This essay intends to discuss the four facets of the application of the law to the merits in arbitration. The first and more classic one is a conflict of laws issue. What law (or laws) or rules (or sets of rules) should, or can, the arbitrator apply to the merits of the dispute? The second is that of how, having identified the applicable law or set of rules, arbitrators go about ascertaining the content of the law or rules to be applied to the merits. The third facet is how arbitrators should actually apply the law and rules to the merits, once they have identified them and ascertained their content. The fourth facet, which straddles the others, is that of mandatory rules: when, why and how should arbitrators apply mandatory rules and which ones should they apply? Specific legal rules exist only in relation to the first of these facets, and even those leave a great discretion to arbitrators. An inquiry into the criteria for the exercise of that discretion in relation to all the aspects of the application of substantive law – and the relevance of ethics in this context – is therefore fundamental to determine the proper conduct of arbitrators as well as for the outcome of the arbitral process. Indeed, except in the marginal case of ex aequo et bono arbitration, together with the assessment of the facts the identification and application of the rules applicable to the merits is the most crucial aspect of an arbitration, the aim of which is the settlement of the dispute by application of the law. For the purposes of the present discussion, the term ethics is not used in its technical and philosophical sense of rules of behavior based on ideas about what is morally good and bad. It is used in the mundane sense in which it used in arbitration, as shorthand for the unwritten duties of the participants in the arbitral process, particularly arbitrators, with regard to the fair and efficient conduct of the arbitration in the absence of enforceable legal obligations. Also with regard to the application of the law to the merits ethics can be seen to encompass the duty of the arbitrators to “do a good job” as arbitrators. Spelled out, this is the duty to conform to the legitimate expectations of the parties and to standards of predictability, render a just and enforceable decision, avoid arbitrariness and respect general interests.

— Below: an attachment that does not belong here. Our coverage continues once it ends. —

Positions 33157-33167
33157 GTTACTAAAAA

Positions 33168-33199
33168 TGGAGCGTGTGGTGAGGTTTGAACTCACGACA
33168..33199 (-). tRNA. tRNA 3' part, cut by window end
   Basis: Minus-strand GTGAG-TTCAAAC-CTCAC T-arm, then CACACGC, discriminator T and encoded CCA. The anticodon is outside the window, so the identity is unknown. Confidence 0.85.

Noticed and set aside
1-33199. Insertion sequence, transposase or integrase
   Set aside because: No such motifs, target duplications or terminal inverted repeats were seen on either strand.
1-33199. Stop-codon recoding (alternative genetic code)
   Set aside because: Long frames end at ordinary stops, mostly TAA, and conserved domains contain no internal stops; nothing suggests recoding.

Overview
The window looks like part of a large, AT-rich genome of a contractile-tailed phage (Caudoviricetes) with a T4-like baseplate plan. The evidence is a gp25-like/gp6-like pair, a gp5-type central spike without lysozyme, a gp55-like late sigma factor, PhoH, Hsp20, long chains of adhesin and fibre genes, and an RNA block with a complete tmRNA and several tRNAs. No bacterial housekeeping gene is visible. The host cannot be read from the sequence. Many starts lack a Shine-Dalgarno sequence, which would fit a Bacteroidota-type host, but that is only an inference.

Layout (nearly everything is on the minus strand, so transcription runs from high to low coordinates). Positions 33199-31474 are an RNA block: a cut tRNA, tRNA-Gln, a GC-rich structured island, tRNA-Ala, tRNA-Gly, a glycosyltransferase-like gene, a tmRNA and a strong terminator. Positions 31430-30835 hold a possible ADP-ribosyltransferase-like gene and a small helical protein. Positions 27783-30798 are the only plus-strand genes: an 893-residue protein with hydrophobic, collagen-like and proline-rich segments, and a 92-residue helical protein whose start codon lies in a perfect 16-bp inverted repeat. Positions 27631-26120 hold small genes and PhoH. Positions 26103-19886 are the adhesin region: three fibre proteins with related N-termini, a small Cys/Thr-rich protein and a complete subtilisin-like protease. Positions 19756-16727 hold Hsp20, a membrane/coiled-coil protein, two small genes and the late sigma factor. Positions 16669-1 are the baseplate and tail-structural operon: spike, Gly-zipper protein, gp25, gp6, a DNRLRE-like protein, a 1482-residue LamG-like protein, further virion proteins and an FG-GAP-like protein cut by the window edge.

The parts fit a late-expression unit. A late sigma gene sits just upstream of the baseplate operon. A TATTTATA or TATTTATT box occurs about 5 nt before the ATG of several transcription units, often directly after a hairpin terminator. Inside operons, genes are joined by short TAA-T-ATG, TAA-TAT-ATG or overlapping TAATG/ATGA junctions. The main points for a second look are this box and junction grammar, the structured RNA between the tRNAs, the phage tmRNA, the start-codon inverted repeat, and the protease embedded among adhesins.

|Titolo della pubblicazione ospite||Mélanges en l'honneur du Professeur Pierre Mayer|
|Editor||Vincent et al. Heuzé|
|Numero di pagine||17|
|Stato di pubblicazione||Pubblicato - 2015|
- international arbitration
- law applicable to the merits